With Treasury markets already nearing the brink, could a cyberattack push them over the edge?

ransomware attack hit China’s biggest bank, the Industrial and Commercial Bank of China (ICBC) on Thursday, preventing it from settling some trades in U.S. Treasuries. News of the attack riled some participants in the Treasury market, with news stories citing as proof a spike in yields as the Treasury Department was auctioning $24 billion of 30-year bonds.

But the attack caused no lasting material harm and transactions were rerouted quickly. Despite ICBC’s size, the part of the bank that handles Treasuries only has about $23 billion in total assets, just a small portion of which would’ve even been available for purchasing new Treasuries last Thursday. That’s a drop in the bucket compared to the whole Treasury market.

The spike in bond yields that day was simply a function of supply and demand – the Treasury is trying to auction more bonds at low rates than people want to buy.

After borrowing $1.7 trillion last fiscal year, the government borrowed more than $500 billion in the month of October. It now expects total borrowing for the first half of this fiscal year to be $1.6 trillion, meaning the federal deficit is on track to double in a single year.

But while the Treasury increases borrowing at a breakneck pace, prospective buyers have less savings with which to buy its bonds, in part because inflation has decreased disposable incomes. The rise in demand coupled with a fall in supply means yields must increase.

But markets are also waking up to the reality that Treasuries aren’t truly a risk-free asset. Over the last three years, investors have relearned that default isn’t the only risk – there is also interest rate risk. And the tuition at life’s school of finance is steep: many Treasury bonds purchased in 2020 have now lost half their value because of the change in interest rates.

Moreover, Treasury bonds, like all fixed-income assets, have been shellacked by inflation during the Biden administration, which has caused the dollar to lose more than 17% of its value in a shockingly short time. In inflation-adjusted terms, Treasury bond holders have literally paid the government for the privilege of lending to it.

Even worse for Treasury markets, investors are realizing that default could come sooner rather than later. Continued runaway spending by the Biden administration has ensured that multitrillion-dollar deficits are not a one-time fluke from the pandemic, but a structural problem in federal finance.

The debt has exploded past $33.7 trillion with interest on the debt exceeding $1 trillion annually – and rising fast. The Biden administration is now in a vicious cycle in which the increased cost of servicing the debt is pushing the deficit up even more, adding further to the debt, which means more interest expense, and so on.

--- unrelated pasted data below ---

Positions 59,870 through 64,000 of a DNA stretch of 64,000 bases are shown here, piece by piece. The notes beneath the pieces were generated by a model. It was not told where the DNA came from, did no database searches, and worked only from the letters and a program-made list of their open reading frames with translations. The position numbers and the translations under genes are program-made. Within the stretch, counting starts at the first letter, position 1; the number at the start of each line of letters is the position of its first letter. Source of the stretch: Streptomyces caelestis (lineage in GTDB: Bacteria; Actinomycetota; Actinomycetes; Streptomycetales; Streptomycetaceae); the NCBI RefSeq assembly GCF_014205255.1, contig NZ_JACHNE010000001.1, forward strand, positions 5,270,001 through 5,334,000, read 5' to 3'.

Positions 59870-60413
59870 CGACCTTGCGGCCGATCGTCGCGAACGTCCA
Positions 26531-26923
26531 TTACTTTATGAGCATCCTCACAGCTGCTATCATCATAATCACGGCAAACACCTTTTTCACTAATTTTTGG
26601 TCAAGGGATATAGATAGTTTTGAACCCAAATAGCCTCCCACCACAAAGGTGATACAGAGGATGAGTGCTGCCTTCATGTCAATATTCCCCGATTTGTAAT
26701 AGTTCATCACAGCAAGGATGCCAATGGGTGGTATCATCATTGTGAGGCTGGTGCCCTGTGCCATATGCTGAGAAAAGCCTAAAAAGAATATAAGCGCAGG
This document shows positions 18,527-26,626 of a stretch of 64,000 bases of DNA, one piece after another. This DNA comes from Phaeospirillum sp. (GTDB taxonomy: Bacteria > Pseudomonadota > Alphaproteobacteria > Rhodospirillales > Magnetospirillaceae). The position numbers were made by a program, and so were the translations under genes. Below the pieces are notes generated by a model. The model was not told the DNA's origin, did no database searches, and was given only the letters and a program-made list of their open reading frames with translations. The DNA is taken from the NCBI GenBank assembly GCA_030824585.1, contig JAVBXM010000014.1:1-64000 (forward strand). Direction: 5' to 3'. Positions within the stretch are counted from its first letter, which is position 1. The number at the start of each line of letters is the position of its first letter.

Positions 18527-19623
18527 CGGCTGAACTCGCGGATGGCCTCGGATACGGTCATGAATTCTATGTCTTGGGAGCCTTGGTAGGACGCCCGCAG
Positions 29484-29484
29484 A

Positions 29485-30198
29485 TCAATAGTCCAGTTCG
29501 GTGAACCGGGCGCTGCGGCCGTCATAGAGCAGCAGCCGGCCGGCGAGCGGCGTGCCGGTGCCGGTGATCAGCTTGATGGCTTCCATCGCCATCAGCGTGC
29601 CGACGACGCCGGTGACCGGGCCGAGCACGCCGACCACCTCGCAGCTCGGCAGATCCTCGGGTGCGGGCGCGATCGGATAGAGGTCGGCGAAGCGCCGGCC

The spending and borrowing are also fueling inflation, which has pushed up interest rates, and that increases the cost of servicing the debt yet again. Eventually, the federal government will have to either default on its obligations or inflate them away, à la the Weimar Republic. Both options leave bond holders with trillions of dollars in losses.

It’s no surprise U.S. debt was downgraded earlier this year and that the outlook on U.S. debt was revised down, meaning another downgrade is increasingly likely.

With trillions of dollars in losses already on the books and the writing on the wall for long-term disaster, foreigners have been dumping their dollars and dollar-denominated assets, especially Treasuries. With the Biden administration politicizing the dollar and wielding it as a geopolitical weapon, countries are now less likely to use the dollar as a reserve or for international trade.

China is salivating at the prospect of the dollar losing its role as the cornerstone of the global financial system. America’s financial dominance has been a key to her military supremacy and China is lusting after both.

While the Biden administration directly dismantles the dollar’s dominance domestically, China might speed the process along with oblique methods such as cyber warfare. By striking at the heart of financial systems, state actors can exacerbate a perception of volatility and unreliability surrounding the dollar – a perception that quickly becomes reality like a self-fulfilling prophecy.

With Treasury markets already nearing the brink, could a cyberattack push them over the edge? Was ICBC the real target, or might state actors have been aiming for bigger game – the U.S. dollar?

Consider that a United States grappling with financial chaos is less likely to intervene or react decisively in international crises. That paralysis is particularly advantageous for China in regions like Taiwan, the Philippines, or Japan’s Senkaku Islands, where U.S. hard power has been a counterbalance to Chinese ambitions.

The notion that the U.S. might find itself financially incapacitated – to the point of being unable to project military power, like deploying its fleet across the Pacific – is a startling, yet not entirely improbable consequence of a sustained financial cyber warfare campaign coupled with unsustainable deficit spending.

Of course, it’s hard to beat something with nothing and the Chinese yuan has major problems of its own, such as a lack of transparency and China’s own massive debt.

But unsustainable U.S. deficit spending recalls the situation of the British pound in 1918. At the end of World War I, Britain emerged victorious but financially depleted, providing an opening for the U.S. dollar to replace the pound as the world’s leading currency.

China today is looking for a similar opening and the Biden administration’s financial depletion of the U.S. will make any cyber warfare from Chinese state actors more effective. Real warfare follows.